The ACT and SAT also offer fee waivers to low-income students. The College Board gives fee reductions to AP students who demonstrate need.

Because many counselors advise a large number of students, college hopefuls looking for application fee waivers may have to take initiative. A counselor may not think to give an application fee waiver to a qualifying student unless the student asks, Anthony says.

Not all students looking to minimize college application costs may qualify for application fee waivers, though. Anthony says free or reduced-price lunch qualification is "not necessarily the best proxy for determining financial need," noting that many families' financial circumstances have worsened as a result of the COVID-19 pandemic. He also points out that those applying to college from the workforce or military do not have a high school counselor to seek out for help.

"Application fees are most likely an even greater barrier for these prospective college-goers with no access to a high school guidance counselor at all because they may be older," Anthony says.

Ask College Admissions Offices for Waivers

You should also consider just asking the college itself. Many college admissions offices grant application fee waivers with "no questions asked" to students who make a direct request, Koh says.

"It works sometimes. It doesn't work all the time," he says. "But it works enough so that students in a position of need should absolutely try it."

In an attempt to become more inclusive, he adds, many colleges are increasingly willing to help applicants in financial hardship.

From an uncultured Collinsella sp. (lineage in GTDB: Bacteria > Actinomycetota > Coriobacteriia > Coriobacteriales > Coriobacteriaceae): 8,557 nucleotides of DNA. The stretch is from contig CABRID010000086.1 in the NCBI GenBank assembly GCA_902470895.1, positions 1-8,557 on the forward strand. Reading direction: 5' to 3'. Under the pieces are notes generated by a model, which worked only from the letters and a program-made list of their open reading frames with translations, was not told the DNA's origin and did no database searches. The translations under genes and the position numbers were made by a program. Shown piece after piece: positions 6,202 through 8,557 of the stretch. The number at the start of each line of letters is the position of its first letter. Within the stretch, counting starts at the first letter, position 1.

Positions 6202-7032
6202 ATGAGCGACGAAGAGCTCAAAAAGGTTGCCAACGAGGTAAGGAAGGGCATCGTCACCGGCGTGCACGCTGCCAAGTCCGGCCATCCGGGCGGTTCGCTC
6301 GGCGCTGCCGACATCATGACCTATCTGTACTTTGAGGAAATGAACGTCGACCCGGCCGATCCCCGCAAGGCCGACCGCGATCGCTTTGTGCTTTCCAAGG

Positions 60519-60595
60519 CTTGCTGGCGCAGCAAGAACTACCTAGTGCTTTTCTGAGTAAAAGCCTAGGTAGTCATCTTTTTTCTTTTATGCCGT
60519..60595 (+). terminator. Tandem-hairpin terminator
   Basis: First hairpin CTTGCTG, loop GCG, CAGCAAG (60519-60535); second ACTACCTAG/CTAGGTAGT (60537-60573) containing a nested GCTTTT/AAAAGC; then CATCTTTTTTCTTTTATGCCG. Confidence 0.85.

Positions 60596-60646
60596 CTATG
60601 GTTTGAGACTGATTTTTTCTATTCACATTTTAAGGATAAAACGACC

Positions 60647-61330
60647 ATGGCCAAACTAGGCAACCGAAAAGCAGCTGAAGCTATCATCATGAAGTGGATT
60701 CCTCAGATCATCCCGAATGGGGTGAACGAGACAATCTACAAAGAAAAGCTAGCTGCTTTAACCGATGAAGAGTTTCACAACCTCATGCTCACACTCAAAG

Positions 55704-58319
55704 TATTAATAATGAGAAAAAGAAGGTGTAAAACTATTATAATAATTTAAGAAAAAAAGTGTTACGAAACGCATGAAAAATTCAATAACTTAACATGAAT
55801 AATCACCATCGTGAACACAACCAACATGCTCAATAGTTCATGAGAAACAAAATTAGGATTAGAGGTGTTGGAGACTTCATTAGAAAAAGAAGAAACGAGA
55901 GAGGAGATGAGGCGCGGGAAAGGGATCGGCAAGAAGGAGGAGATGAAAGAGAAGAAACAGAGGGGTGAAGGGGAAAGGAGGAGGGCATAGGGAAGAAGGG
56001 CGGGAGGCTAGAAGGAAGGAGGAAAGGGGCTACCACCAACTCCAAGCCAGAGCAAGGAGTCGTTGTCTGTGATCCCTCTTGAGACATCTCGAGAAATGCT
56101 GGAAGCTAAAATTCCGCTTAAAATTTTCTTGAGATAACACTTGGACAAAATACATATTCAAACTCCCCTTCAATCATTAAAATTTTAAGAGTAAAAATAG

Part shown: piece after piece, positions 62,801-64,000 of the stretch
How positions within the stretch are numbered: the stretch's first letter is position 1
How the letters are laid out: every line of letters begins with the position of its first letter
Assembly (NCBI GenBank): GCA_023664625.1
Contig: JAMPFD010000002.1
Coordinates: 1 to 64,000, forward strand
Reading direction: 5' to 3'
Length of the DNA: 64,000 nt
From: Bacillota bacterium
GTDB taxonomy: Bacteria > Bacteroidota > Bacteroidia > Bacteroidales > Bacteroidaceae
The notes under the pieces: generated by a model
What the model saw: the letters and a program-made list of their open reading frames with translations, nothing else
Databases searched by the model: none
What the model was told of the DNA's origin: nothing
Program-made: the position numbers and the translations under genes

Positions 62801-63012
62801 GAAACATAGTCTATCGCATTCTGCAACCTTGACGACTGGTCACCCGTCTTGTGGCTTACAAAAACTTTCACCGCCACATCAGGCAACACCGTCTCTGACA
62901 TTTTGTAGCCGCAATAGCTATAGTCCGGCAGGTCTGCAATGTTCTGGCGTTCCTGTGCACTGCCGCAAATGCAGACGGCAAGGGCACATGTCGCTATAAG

"Colleges are seen as a bastion of privilege, so generally I see colleges doing more to try to be accessible to more of the population," Koh says.

Apply to Colleges That Don't Charge an Application Fee

Students hoping to save may be pleased to find that some of their target schools do not even charge application fees. In 2021, more than 517 colleges did not, according to Melanie Marquez Parra, chief communications officer for the National Association for College Admission Counseling.

Some schools waive their application fees during certain time frames. Many schools in North Carolina, for example, waive their application fees during College Application Week in mid-October.

See below the cost of application fees at the top-ranked National Universities in the 2022-2023 rankings, and at the top-ranked National Liberal Arts Colleges.

College Application Fees at Top National Universities

Harvard University (MA)

$75 APPLICATION FEE
Yes APPLICATION FEE WAIVED FOR STUDENTS WITH FINANCIAL NEED

Stanford University (CA)

$90 APPLICATION FEE
Yes APPLICATION FEE WAIVED FOR STUDENTS WITH FINANCIAL NEED

Yale University (CT)

$80 APPLICATION FEE
Yes APPLICATION FEE WAIVED FOR STUDENTS WITH FINANCIAL NEED

University of Chicago

$75 APPLICATION FEE
Yes APPLICATION FEE WAIVED FOR STUDENTS WITH FINANCIAL NEED

Duke University (NC)

$85 APPLICATION FEE
Yes APPLICATION FEE WAIVED FOR STUDENTS WITH FINANCIAL NEED

College Application Fees at Top National Liberal Arts Colleges

Williams College (MA)

$65 APPLICATION FEE
Yes APPLICATION FEE WAIVED FOR STUDENTS WITH FINANCIAL NEED

Amherst College (MA)

$65 APPLICATION FEE
Yes APPLICATION FEE WAIVED FOR STUDENTS WITH FINANCIAL NEED

Pomona College (CA)

$70 APPLICATION FEE
Yes APPLICATION FEE WAIVED FOR STUDENTS WITH FINANCIAL NEED

Swarthmore College (PA)

$60 APPLICATION FEE
Yes APPLICATION FEE WAIVED FOR STUDENTS WITH FINANCIAL NEED

Wellesley College (MA)

$50 APPLICATION FEE
Yes APPLICATION FEE WAIVED FOR STUDENTS WITH FINANCIAL NEED

Bowdoin College (ME)

$65 APPLICATION FEE
Yes APPLICATION FEE WAIVED FOR STUDENTS WITH FINANCIAL NEED

Carleton College (MN)

None APPLICATION FEE
N/A APPLICATION FEE WAIVED FOR STUDENTS WITH FINANCIAL NEED